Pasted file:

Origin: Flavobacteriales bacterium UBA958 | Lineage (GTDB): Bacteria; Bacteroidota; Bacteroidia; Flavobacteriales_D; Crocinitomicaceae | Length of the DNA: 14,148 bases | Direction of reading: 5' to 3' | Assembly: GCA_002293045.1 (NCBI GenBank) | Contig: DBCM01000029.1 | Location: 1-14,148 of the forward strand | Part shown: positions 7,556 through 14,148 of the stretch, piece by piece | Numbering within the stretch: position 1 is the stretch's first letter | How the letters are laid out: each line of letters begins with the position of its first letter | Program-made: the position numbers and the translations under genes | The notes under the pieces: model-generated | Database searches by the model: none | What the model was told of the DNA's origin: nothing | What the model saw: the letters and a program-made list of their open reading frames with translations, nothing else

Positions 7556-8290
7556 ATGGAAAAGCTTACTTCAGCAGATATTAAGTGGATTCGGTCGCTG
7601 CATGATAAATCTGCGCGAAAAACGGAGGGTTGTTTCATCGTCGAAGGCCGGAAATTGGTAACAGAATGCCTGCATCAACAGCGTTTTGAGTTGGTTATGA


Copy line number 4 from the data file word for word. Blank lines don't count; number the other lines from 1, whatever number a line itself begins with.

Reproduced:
7601 CATGATAAATCTGCGCGAAAAACGGAGGGTTGTTTCATCGTCGAAGGCCGGAAATTGGTAACAGAATGCCTGCATCAACAGCGTTTTGAGTTGGTTATGA